A Practitioner’s Guide to Usability Testing, Information Design and Content Strategy for Web Site and Web Application Development
Developing Web products (sites or applications) is a challenge because you must satisfy many masters. Senior management wants it done yesterday. Developers want to add as much cool stuff as possible. Security wants blood samples for your login credential. The subject matter experts want one of two things: they either dump 20 years of nuance into the system or they don’t want it (as it may threaten their job security.) How do you get all these players to work together?
In the age of shrinking budgets and compressed timelines, each team member must wear multiple hats. Borrowing from a term used in agile development, team members must be “generalizing specialist”. This means everyone has a specialty they bring to the project, but must be competent in the other disciplines as well. They can step in and produce when needed.
This is a critical skill for the team lead/head designer/project manager. You must be equal parts usability expert, information architect, business analyst, graphic designer, copy editor and project manager. This seems daunting. But successful projects have longer planning periods. They spend much less time rebuilding the things they got wrong the first time.
You might have a specialty in any of the aforementioned skills (the “specialist” part). But, how do you do a great job with the “generalist” part? How do you get to be good, or at least competent, at…well, everything? The systematic approach outlined below can help you perform the necessary tasks.
This approach blends best practices and literature from:
- Usability (card sorting, surveys, interviews, wireframes)
- Requirements Gathering (Business Analysis)
- Problem Solving (whiteboarding, Back of the Napkin, Blah, Blah, Blah by Dan Roam)
- Information Architecture (taxonomy creating, metadata structures, search engine optimization)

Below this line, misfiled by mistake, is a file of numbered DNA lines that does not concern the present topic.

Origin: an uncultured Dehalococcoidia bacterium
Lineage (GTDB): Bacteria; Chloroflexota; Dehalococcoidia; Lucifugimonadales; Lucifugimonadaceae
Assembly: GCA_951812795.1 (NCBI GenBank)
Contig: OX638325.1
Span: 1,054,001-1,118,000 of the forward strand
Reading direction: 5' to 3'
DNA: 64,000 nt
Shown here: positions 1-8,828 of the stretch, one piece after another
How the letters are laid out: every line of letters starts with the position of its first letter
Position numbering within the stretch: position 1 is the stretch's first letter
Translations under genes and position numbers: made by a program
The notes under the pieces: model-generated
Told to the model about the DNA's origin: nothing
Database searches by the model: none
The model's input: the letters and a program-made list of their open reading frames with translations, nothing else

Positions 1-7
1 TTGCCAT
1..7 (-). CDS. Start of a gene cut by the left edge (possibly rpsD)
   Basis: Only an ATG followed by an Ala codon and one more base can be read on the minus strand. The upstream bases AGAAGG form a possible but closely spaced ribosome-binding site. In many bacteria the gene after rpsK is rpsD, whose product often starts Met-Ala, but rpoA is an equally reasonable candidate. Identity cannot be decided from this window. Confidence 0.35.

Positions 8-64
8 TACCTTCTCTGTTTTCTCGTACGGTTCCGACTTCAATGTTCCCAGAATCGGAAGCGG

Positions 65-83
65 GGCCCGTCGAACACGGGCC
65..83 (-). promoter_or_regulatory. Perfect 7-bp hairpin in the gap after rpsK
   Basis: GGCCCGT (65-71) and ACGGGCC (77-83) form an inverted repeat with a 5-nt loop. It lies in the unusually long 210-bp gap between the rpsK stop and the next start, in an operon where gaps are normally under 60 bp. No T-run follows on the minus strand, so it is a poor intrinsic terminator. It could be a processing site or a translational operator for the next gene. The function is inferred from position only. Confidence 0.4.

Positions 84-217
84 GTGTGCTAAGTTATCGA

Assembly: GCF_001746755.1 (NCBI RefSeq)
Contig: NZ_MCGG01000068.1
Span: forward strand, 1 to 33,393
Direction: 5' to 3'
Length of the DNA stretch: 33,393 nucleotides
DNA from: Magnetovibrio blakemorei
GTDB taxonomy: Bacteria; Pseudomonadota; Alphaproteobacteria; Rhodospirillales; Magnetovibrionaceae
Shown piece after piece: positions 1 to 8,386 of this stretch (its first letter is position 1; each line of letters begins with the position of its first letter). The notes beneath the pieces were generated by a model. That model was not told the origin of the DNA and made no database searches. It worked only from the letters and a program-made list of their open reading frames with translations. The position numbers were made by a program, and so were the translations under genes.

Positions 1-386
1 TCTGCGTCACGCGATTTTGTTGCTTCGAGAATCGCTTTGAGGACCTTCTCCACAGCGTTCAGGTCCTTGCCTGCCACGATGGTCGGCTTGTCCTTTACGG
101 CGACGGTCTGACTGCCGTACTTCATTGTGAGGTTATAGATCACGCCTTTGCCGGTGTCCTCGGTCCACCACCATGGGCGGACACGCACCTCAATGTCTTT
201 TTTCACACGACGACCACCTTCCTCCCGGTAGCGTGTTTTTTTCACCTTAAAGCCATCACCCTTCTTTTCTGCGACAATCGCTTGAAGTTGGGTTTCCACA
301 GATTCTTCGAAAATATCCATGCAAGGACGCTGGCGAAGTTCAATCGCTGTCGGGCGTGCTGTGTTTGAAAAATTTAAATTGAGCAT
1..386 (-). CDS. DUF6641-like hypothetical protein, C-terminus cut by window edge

- Design (Don’t Make Me Think, Rocket Surgery Made Easy by Steve Krug)
- Content Strategy (Content Strategy for the Web by Kristina Halvorson)
- Project Management (Project Management Body of Knowledge)
Do not be overwhelmed by the length of the approach – 12 steps. Do not let the stakeholders, especially senior staff, complain that it will take too long and you should just start “building something”. Avoid falling into these traps:
It’s just a Web site, why do we need to do all this?!
We don’t have that many requirements, so you can start building after this meeting, right?
Either of these are a sure fire way to be doing this all over again in six months.
Depending on the size of your project and time constraints, many of the steps can be satisfied in short productive meetings. For smaller or well conceived projects, you might not need to have a meeting for each of the 12 steps. As long as you can answer each step clearly and get feedback, you can tweak your design. You will be on the path to making something usable.
The 12 Steps in Brief — from Concept to Completion
1. Research — Define the business need or goal and why it is important
a. Whiteboarding during the kick-off meeting promotes the free flow of ideas, so come with an open mind and an open schedule as this can span several days
2. Audit — Find out what content you have an analyze each piece to see if its useful or not
a. Ask does it speak to your audience. Think of answering the 5 W’s (who, what, when, why, where) and How
b. This is a research phase only – it doesn’t do any good to jump to solutions during this phase
3. Analysis — Figure out what your information really says, and make sure the information is complete
a. Give a value rating to the content from the previous phase (i.e. 1-10)
b. Content Analysis – Identify and create well-written, useful content and keep it up-to-date
4. Strategy — Brainstorm ways for improving content. Business process reengineering is a critical component to this step
a. Gap Analysis – determine the missing content and what fills it
5. Development — Build it!
a. Demoing beta sites or using agile allow everyone to see progress in small increments and make corrections early in the process
6. Test — Make sure it works, is easy to use, and delivers the right message to the right audience
7. Change Control — Ensure that all the components fit together in a timely and seamless way
a. Go/No Go decisions are made with senior management at this point
8. Delivery — Check in the final version before it goes live
9. Training — Get everyone ready to use it
10. Launch — Go live with the new solution and celebrate!
11. Measure/Metrics — Watch the solution improve daily life, and consider further improvements
a. Determine your metrics early during the strategy (step 4) phase so they are “baked in”
b. Gather metrics before release as a baseline
12. Maintenance — Fresh content is a constant process that takes effort and dedication
a. Assign an appropriate portion of staff’s time to producing and curating content
- NOTE: All views and opinions are those of the author only and not official statements or endorsements of any public or private sector employer, organization or related entity.
Chaeny Emanavin is part of the GovLoop Featured Blogger program, where we feature blog posts by government voices from all across the country (and world!). To see more Featured Blogger posts, click here.
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